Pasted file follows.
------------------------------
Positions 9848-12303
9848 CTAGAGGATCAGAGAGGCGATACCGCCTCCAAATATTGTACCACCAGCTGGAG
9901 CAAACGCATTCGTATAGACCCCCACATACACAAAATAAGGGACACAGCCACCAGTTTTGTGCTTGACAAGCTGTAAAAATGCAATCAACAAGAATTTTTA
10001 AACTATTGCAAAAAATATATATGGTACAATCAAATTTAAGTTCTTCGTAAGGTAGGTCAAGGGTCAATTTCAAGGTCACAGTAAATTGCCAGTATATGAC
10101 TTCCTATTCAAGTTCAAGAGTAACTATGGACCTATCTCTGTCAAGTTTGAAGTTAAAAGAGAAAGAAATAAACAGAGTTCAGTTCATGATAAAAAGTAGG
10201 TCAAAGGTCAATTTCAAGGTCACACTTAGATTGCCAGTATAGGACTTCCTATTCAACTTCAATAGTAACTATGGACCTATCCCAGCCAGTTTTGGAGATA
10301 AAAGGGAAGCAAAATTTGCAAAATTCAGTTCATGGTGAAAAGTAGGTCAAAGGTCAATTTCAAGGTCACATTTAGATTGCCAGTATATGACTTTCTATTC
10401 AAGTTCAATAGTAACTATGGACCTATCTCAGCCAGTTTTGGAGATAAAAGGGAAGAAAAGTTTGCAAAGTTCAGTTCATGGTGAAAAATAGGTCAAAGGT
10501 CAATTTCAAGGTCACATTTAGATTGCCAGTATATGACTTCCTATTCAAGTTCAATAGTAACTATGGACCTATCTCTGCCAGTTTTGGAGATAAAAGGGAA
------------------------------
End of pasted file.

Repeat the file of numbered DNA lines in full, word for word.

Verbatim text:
Positions 9848-12303
9848 CTAGAGGATCAGAGAGGCGATACCGCCTCCAAATATTGTACCACCAGCTGGAG
9901 CAAACGCATTCGTATAGACCCCCACATACACAAAATAAGGGACACAGCCACCAGTTTTGTGCTTGACAAGCTGTAAAAATGCAATCAACAAGAATTTTTA
10001 AACTATTGCAAAAAATATATATGGTACAATCAAATTTAAGTTCTTCGTAAGGTAGGTCAAGGGTCAATTTCAAGGTCACAGTAAATTGCCAGTATATGAC
10101 TTCCTATTCAAGTTCAAGAGTAACTATGGACCTATCTCTGTCAAGTTTGAAGTTAAAAGAGAAAGAAATAAACAGAGTTCAGTTCATGATAAAAAGTAGG
10201 TCAAAGGTCAATTTCAAGGTCACACTTAGATTGCCAGTATAGGACTTCCTATTCAACTTCAATAGTAACTATGGACCTATCCCAGCCAGTTTTGGAGATA
10301 AAAGGGAAGCAAAATTTGCAAAATTCAGTTCATGGTGAAAAGTAGGTCAAAGGTCAATTTCAAGGTCACATTTAGATTGCCAGTATATGACTTTCTATTC
10401 AAGTTCAATAGTAACTATGGACCTATCTCAGCCAGTTTTGGAGATAAAAGGGAAGAAAAGTTTGCAAAGTTCAGTTCATGGTGAAAAATAGGTCAAAGGT
10501 CAATTTCAAGGTCACATTTAGATTGCCAGTATATGACTTCCTATTCAAGTTCAATAGTAACTATGGACCTATCTCTGCCAGTTTTGGAGATAAAAGGGAA